Between 1939 and 1946, Fatima Massaquoi penned one of the earliest known autobiographies by an African woman. But few outside of Liberian circles were aware of it until this week, when Palgrave McMillian published The Autobiography of an African Princess, edited by two historians and the author’s daughter.

The book follows Massaquoi, born the daughter of the King of Gallinas of Southern Sierra Leone in 1904, to Liberia, Nazi Germany and the segregated American South, where she wrote her memoirs while enrolled at Tennessee’s Fisk University.

She died in 1978, and her story could have died with her.


On November 20, 1695, Zumbi, leader of the Afro-Brazilian Quilombo dos Palmares, a maroon settlement, was killed in ambush.

A Quilombo was a free settlement of escaped slaves, and it sustained itself by sabotaging plantations or capturing slaves and forcing them to join. Quilombo Dos Palmares was a self-sustaining settlement in Brazil which, at its peak, had approximately 30,000 members. Zumbi was the last of its leaders and fought the Portuguese military with enough prowess to elude them for two years after Dos Palmeres was taken over.

The Portuguese feared Zumbi not only as a physical threat (he was a descendent of Angolan Imbangala warriors, and was believed to be immortal), but also as a leader who could undoubtedly inspire slaves and runaways alike to fight for their freedom.

He is a symbol of resistance against all the madness of New World dominance: slavery, colonial exploitation, and domination. He fought for freedom in the 17th century, was a hero for the 20th century Afro-Brazilian political movement, and still inspires today.

Photo Credit: Gonzalo Rivero

Combining logographic and alphabetic elements, hieroglyphics was the writing system used by the Ancient Egyptians, between 3200 BC – AD 400, that can be found on various media such as pyramid walls and clay tablets, to wooden objects, clay sculptures and papyrus scrolls.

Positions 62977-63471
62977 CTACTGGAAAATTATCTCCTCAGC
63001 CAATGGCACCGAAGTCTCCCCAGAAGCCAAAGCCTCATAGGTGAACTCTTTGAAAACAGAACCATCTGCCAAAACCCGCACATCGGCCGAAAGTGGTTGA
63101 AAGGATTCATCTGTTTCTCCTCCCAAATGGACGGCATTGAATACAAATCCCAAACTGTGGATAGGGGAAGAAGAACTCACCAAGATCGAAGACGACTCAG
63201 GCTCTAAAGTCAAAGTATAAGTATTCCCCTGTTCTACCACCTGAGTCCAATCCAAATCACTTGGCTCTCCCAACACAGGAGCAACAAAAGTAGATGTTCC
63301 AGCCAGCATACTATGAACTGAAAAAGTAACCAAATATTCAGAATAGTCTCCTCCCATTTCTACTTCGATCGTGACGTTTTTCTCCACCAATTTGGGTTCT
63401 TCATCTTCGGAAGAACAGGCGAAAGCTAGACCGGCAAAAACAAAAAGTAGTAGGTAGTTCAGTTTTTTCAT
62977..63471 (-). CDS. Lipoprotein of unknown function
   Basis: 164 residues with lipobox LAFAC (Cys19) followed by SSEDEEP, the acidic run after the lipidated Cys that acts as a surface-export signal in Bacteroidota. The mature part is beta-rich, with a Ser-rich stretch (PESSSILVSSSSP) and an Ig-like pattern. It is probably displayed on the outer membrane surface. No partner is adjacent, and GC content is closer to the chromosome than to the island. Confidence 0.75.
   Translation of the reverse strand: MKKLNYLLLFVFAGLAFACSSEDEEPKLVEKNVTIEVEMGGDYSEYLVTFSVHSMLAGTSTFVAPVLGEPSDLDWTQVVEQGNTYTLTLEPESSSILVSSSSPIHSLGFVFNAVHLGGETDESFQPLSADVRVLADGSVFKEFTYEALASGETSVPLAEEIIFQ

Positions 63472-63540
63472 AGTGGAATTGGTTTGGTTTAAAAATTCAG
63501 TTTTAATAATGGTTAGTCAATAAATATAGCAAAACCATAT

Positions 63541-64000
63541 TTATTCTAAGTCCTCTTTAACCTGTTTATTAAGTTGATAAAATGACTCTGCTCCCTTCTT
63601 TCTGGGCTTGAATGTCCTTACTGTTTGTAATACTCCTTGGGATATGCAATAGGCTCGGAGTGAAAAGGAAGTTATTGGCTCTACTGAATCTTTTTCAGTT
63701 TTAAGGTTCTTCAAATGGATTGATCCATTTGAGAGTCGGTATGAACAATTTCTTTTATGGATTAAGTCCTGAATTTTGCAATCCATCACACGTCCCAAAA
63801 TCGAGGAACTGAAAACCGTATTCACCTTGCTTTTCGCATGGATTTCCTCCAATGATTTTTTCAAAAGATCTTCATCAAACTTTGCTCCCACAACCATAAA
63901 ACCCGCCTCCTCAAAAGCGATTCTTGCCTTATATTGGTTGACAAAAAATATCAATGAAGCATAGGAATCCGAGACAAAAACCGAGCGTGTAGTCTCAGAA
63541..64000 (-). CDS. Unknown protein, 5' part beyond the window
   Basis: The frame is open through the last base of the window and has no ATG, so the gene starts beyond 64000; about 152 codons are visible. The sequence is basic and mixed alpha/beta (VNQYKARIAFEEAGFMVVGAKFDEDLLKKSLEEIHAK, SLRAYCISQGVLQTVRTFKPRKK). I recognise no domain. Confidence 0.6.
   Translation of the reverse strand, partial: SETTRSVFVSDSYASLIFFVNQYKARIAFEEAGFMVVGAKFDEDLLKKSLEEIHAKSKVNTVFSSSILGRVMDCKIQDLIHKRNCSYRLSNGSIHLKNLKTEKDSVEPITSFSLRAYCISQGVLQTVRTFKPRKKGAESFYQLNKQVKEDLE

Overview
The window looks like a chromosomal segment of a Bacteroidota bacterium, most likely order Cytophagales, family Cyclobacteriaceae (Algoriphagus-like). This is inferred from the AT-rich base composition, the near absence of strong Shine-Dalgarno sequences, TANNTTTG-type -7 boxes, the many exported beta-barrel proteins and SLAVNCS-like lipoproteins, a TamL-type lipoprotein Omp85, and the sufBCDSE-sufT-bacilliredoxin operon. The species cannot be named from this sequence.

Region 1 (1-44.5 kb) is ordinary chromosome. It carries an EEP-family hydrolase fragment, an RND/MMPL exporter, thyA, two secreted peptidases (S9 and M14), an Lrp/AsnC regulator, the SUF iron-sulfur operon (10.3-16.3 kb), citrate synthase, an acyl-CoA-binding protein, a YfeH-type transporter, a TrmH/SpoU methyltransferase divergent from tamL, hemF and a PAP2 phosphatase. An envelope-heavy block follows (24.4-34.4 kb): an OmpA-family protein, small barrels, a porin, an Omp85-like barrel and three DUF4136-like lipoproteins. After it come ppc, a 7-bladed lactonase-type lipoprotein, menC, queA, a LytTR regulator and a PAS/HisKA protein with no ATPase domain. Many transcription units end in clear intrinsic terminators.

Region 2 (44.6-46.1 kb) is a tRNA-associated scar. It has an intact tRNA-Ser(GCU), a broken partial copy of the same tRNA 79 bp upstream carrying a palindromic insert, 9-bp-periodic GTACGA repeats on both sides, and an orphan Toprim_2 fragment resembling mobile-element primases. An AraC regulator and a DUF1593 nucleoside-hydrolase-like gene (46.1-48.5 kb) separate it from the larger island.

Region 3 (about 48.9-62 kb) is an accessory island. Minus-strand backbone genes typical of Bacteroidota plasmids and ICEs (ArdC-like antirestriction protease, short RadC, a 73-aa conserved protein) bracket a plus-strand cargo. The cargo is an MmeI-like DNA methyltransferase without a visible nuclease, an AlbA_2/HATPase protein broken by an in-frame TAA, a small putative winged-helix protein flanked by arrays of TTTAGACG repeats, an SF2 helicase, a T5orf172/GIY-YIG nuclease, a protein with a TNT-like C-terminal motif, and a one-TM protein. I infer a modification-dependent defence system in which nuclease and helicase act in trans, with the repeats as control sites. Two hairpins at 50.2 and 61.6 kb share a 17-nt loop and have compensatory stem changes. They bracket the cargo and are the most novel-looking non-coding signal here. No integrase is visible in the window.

Hieroglyphs can be recognized as three kinds of glyphs: phonetic glyphs, including single-consonant characters that function like an alphabet; logographs, representing morphemes; and determinatives, which narrow down the meaning of logographic or phonetic words.

Despite great efforts by mostly Western historians, “no definitive determination has been made as to the origin of hieroglyphics in ancient Egypt.”

The Rosetta Stone is one of the most famous objects that contains script written (partially) in Ancient Egyptian hieroglyphics and it has provided the key to the modern understanding of Egyptian hieroglyphs.


October: Highlighting African Art & African Artists

Ifè Art in Ancient Nigeria

Made from terracotta, bronze, and stone, and dating between approximately 1000 - 1500 A.D., these highly valued pieces of intricately constructed artwork are examples of pre-colonial art originating from the Yoruba people of Ilé-Ifè in southwestern Nigeria.

Ranging from life-size busts to full-length full-body sculptures, as well as animals, these objects are considered examples of realism for their naturalistic and human-like appearances, and most often depict people who made up the elite and ruling class during this time. As people of importance, the large busts made in the likeness of the rulers of Ilé-Ifè were often depicted with large heads because the artists believed that the Ase - the inner power and energy - of a person was held in the head. Rulers were also often depicted with their mouths covered so the “power of their speech would not be too great”. Individual people were not idealized, but rather the office of the king.